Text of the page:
We've Got Hollywood Covered

Emerging Female Voices, Debut Directors Take Stage in 2017 Awards Shorts (Video)

TheWrap’s 2017 shorts presentation included films “Ladies First,” “Chasing Titles Vo. 1.,” Come Swim” and “Lucia, Before and After”

Emerging female voices and buzzy first-time filmmakers took center stage at a recent special short film presentation from TheWrap’s Awards Screening Series.

Bold, conceptual work played at West Los Angeles’ Landmark Theatre last week, where we welcomed an innovative shorts distributor, directors and producers to discuss the toxic energy of Hollywood harassment, streaming giants and working with big talent in a smaller medium.

“We had to build a video unit, and we tried to get help from Hollywood and people said, ‘We can’t help you, there’s not enough women for you to work with,'” marveled Amy Emmerich, the chief content officer of digital brand Refinery29.

The company spawned their Shatterbox Anthology, which consists of 12 short films from 12 female directors released over a year, to combat gender imbalance behind the camera.

“I have emails that I will one day release [saying] there’s not enough comedy female directors that we could work with. I said a lot of curse words,” Emmerich added.

Shatterbox released two of the four shorts screened, including Kristen Stewart’s visually gripping directorial debut “Come Swim” and “Lucia Before and After,” directed by Anu Valia. The former short debuted in the Sundance Film Festival’s shorts program this year.

“Lucia” was a Short List Film Festival finalist about a young woman seeking an abortion in Texas. The character is subject to Texas’ mandatory ultrasound 24 hours prior to the abortion procedure, and the emotional and logistical ripple the process creates.

“Ladies First,” from director Uraaz Bahl and producer Shaana Levy, had an incredible emotional effect on the crowd. It follows Deepika Kumari, an Indian woman representing her country in archery at the Rio Olympic Games.

Kumari was under intense pressure to perform and lift the national spirit, while being simultaneously being confined by her conservative culture and under developed as an athlete. Already her journey exposed inefficiency in Indian’s Olympic bureaucracy and shed light on widely-accepted gender bias in her home country.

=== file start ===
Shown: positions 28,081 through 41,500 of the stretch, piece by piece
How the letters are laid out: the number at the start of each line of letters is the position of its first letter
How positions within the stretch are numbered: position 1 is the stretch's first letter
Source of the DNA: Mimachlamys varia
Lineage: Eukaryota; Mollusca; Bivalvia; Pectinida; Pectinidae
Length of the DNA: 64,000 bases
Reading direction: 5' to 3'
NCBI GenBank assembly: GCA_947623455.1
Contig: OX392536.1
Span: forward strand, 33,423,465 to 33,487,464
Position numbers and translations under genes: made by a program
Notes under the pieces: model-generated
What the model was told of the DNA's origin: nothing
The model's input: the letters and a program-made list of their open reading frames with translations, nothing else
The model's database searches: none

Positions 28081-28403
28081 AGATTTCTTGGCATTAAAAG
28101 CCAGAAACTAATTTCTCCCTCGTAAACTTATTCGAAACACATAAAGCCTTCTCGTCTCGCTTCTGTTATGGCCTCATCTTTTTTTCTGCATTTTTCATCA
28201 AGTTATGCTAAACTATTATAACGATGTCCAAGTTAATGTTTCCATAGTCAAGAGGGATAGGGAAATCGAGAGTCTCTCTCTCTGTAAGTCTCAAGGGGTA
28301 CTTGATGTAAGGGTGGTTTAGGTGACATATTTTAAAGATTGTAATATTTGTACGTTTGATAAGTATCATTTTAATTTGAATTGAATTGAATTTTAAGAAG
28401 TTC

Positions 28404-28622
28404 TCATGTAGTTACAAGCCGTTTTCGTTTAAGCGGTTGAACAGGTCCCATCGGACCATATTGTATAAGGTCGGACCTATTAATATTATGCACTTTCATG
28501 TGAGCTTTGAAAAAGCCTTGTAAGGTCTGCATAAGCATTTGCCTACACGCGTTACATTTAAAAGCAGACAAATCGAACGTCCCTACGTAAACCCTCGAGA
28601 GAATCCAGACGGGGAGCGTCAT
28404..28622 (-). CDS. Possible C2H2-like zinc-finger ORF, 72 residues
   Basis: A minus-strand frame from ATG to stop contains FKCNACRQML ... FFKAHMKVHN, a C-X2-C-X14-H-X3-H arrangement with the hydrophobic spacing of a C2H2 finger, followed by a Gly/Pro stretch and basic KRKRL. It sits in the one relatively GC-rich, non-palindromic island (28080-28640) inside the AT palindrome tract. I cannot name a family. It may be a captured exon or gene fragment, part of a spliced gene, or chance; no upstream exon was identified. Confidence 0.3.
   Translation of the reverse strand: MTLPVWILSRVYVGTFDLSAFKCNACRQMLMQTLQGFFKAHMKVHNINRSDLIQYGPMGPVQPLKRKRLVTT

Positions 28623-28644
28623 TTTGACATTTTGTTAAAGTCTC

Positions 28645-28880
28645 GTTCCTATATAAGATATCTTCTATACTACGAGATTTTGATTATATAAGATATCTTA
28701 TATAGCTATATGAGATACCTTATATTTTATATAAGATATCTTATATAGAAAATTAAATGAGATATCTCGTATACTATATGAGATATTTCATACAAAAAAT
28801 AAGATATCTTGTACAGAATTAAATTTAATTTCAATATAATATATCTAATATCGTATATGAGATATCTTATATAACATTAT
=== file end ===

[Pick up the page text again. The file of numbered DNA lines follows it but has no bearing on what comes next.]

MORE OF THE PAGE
“You have to think very big. We have a dream that 100 million Indians will watcher film. We bought the movie to the government because we want the film to be shown in schools,” Bahl said of the film.

“If little boys see this girl shooting, this is not what girls in India do, she’s shooting a [bow and arrow]. Little boys need to see this girl performing, and little girls need to see her doing this, too,” he added. An Indian woman has ever won an Olympic medal, and Kumari is training for the upcoming Tokyo games.

Talk went from first-time Olympians to first-time directors. Ryan Egypt brought his polished crime short “Cashing Titles Vol. 1,” where Brian Austin Green stars as an express mail driver dealing more than overnight packages.

Green plays father to an old-for-his-age preteen Caleb (Landon Gimenez) watching his family disintegrate thanks to addiction and waning opportunity. Not unlike the “Come Swim” producer who executed “Twilight Saga” star Stewart’s vision, both of the upstart projects have elevated profiles thanks to talent.

“They bring a lot of value because they understand,” Egypt said of his actor, “90210” breakout Green. “I didn’t have to spend so much time reiterating myself, discussing what I wanted. I also loved his idea.”

While “some people may say there’s a downside monetarily … for me time is just too valuable,” said Egypt of the shoot. The director plans to make a feature length follow-up to the short (“Chasing Titles Vol. 2”) for release in 2019.

“Come Swim” producer David Ethan Shapiro said that, despite Stewart’s years in the spotlight as an indie darling and franchise lead, she brought the appropriate expectation and know-how to her short.

“Kristen is unique in that her parents are crew members. She grew up around film crews,” Shapiro said.

“The crew of this film was a balance of ambitious contemporaries, people her age … I wanted to recreate my film school experience. But a lot of industry veterans are on her film team, so there were times where it was just making sure the expectations were for that of a short film,” he added.

“Come Swim” and “Lucia Before and After” are available to view on Shatterbox. “Chasing Titles Vol 1.” is planning a limited theatrical release. “Ladies First” is still securing worldwide distribution.